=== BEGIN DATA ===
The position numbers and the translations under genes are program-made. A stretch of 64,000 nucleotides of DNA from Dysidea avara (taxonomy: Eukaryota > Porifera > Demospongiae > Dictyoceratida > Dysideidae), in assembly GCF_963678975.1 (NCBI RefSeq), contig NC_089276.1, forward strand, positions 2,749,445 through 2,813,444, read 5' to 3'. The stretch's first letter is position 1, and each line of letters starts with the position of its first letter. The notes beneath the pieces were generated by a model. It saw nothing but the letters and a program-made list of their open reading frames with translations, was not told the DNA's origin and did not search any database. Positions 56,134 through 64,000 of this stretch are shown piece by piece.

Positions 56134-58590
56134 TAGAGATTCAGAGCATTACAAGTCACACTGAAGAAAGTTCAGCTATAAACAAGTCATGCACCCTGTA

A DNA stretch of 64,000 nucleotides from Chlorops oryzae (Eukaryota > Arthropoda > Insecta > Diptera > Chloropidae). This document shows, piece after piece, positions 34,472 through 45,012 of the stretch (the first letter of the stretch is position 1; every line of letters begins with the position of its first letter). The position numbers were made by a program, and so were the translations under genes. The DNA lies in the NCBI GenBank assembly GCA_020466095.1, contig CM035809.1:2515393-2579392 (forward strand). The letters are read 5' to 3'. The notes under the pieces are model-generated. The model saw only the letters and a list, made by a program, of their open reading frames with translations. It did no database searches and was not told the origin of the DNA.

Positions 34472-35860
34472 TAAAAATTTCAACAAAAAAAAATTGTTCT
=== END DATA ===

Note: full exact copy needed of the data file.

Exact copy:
The position numbers and the translations under genes are program-made. A stretch of 64,000 nucleotides of DNA from Dysidea avara (taxonomy: Eukaryota > Porifera > Demospongiae > Dictyoceratida > Dysideidae), in assembly GCF_963678975.1 (NCBI RefSeq), contig NC_089276.1, forward strand, positions 2,749,445 through 2,813,444, read 5' to 3'. The stretch's first letter is position 1, and each line of letters starts with the position of its first letter. The notes beneath the pieces were generated by a model. It saw nothing but the letters and a program-made list of their open reading frames with translations, was not told the DNA's origin and did not search any database. Positions 56,134 through 64,000 of this stretch are shown piece by piece.

Positions 56134-58590
56134 TAGAGATTCAGAGCATTACAAGTCACACTGAAGAAAGTTCAGCTATAAACAAGTCATGCACCCTGTA

A DNA stretch of 64,000 nucleotides from Chlorops oryzae (Eukaryota > Arthropoda > Insecta > Diptera > Chloropidae). This document shows, piece after piece, positions 34,472 through 45,012 of the stretch (the first letter of the stretch is position 1; every line of letters begins with the position of its first letter). The position numbers were made by a program, and so were the translations under genes. The DNA lies in the NCBI GenBank assembly GCA_020466095.1, contig CM035809.1:2515393-2579392 (forward strand). The letters are read 5' to 3'. The notes under the pieces are model-generated. The model saw only the letters and a list, made by a program, of their open reading frames with translations. It did no database searches and was not told the origin of the DNA.

Positions 34472-35860
34472 TAAAAATTTCAACAAAAAAAAATTGTTCT